My father and mother accompanied me to the Southern Lands. Neither had ever been there. Also with us were the King and his Queen. Only then did I realize the importance of my marriage. The King and Queen had one son. He was five years old, and already whispers had it that he was betrothed to the King Under the Mountain’s daughter.
Royal marriages were made to strengthen bonds between people so that wars never happened again, explained my father. The King and Queen had no daughter, but I, as the daughter of the highest noble of the kingdom, would represent her. In fact, they would give me away at my wedding, not my own parents.
I knew the King and Queen well enough. He was often away, but when he came home, he loved nothing more than the peace and quiet of his own garden. His wife, an elf princess, was the most lovely woman I knew. She was kind, empathetic, loved by all. During our voyage south, as we sailed on barges down the river towards the great desert, she tried to comfort me the best she could. Her sympathy for my fate was evident, but she never once told me she felt sorry for me.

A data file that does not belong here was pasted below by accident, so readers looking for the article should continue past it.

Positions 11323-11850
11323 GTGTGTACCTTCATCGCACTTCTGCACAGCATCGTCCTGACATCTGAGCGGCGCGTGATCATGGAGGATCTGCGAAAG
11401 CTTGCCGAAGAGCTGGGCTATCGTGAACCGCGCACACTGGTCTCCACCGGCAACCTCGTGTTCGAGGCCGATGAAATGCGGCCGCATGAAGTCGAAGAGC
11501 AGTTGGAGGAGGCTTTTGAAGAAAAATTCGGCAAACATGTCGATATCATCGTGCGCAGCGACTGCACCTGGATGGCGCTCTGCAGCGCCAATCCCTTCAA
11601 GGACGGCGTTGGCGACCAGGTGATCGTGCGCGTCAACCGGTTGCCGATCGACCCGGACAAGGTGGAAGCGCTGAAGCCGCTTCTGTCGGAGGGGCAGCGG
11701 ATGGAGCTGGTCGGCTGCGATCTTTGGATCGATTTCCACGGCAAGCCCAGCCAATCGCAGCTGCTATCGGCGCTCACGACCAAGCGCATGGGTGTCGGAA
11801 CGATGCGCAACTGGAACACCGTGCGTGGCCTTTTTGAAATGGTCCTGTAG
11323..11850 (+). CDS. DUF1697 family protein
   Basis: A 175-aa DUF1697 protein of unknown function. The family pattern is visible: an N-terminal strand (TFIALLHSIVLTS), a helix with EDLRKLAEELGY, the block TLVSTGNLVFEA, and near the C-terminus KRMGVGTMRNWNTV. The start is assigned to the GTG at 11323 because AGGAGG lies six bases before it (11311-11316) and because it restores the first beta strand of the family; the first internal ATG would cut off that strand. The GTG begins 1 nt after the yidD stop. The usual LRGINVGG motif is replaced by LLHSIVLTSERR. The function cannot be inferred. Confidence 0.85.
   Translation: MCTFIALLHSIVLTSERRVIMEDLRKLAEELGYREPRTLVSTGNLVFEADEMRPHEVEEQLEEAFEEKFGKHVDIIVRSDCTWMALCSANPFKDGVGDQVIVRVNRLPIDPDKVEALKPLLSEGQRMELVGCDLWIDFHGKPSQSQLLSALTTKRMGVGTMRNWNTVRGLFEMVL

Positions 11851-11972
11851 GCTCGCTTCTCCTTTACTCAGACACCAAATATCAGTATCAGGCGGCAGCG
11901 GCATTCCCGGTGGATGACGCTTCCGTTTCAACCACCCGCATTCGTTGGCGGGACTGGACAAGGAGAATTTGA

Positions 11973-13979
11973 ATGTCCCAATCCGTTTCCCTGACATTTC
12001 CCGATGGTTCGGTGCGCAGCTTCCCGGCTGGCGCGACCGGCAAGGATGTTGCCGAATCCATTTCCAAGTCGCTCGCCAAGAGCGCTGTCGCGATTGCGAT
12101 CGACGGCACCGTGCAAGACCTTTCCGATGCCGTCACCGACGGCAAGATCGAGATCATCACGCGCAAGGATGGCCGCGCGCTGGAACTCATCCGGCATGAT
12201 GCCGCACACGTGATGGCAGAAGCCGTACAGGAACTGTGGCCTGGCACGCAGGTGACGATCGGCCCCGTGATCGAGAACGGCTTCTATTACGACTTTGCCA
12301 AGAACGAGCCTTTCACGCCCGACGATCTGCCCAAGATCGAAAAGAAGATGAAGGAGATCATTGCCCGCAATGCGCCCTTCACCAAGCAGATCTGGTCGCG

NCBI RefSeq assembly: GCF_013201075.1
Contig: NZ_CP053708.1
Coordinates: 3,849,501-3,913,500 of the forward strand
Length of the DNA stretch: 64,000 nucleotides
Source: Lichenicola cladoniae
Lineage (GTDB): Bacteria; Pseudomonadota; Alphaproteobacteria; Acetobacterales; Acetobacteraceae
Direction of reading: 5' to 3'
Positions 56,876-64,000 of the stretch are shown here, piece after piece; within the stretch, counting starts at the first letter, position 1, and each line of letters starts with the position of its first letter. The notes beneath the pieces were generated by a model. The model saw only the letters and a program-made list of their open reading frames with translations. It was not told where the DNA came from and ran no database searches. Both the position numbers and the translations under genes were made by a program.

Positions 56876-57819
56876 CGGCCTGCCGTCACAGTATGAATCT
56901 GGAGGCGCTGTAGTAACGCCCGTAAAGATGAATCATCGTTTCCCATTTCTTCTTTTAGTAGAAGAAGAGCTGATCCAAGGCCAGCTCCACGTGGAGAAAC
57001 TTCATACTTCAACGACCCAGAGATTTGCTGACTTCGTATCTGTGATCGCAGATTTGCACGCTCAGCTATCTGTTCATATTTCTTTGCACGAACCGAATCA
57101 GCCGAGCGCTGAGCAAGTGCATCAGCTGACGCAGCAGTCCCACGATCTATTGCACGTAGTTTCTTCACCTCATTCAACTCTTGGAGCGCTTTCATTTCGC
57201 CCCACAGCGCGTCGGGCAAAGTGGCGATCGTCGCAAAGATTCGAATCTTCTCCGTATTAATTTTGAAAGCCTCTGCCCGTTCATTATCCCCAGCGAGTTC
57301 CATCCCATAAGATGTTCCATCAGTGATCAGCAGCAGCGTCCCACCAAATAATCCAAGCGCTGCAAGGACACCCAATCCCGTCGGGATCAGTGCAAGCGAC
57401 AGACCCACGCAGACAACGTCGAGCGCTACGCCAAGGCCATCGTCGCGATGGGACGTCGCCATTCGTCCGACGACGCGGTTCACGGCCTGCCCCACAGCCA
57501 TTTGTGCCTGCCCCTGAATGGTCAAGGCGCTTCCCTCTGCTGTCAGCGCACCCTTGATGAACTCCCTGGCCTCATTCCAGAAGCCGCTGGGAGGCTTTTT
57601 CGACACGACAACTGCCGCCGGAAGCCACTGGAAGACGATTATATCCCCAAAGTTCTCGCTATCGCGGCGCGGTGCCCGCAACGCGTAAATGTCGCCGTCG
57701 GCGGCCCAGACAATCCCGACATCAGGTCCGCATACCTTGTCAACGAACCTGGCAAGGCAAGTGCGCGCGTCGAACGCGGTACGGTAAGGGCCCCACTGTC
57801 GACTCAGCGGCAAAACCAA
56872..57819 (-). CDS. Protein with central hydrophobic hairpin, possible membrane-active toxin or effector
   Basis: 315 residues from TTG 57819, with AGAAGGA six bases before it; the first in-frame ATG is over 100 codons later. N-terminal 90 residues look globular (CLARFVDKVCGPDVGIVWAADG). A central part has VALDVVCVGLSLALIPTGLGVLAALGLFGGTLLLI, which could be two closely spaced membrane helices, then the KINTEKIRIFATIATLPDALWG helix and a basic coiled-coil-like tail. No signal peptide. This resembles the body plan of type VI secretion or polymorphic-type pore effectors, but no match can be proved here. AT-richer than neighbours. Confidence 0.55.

“You are doing a great deed for your home and family,” she told me. “Forever have men from the South fought men from the North. Your brother married a princess who left her home and family. You will marry a warrior prince and bring honor to us all. I am sure you can. Otherwise, we would not have chosen you.”
I was young. I was heartbroken. I wished I had not been chosen. I was also wise, and kept my thoughts to myself. I think I hid my sobs at night. In the morning, I was careful to bathe my swollen eyes with cucumber water before breakfast. I still had some pride.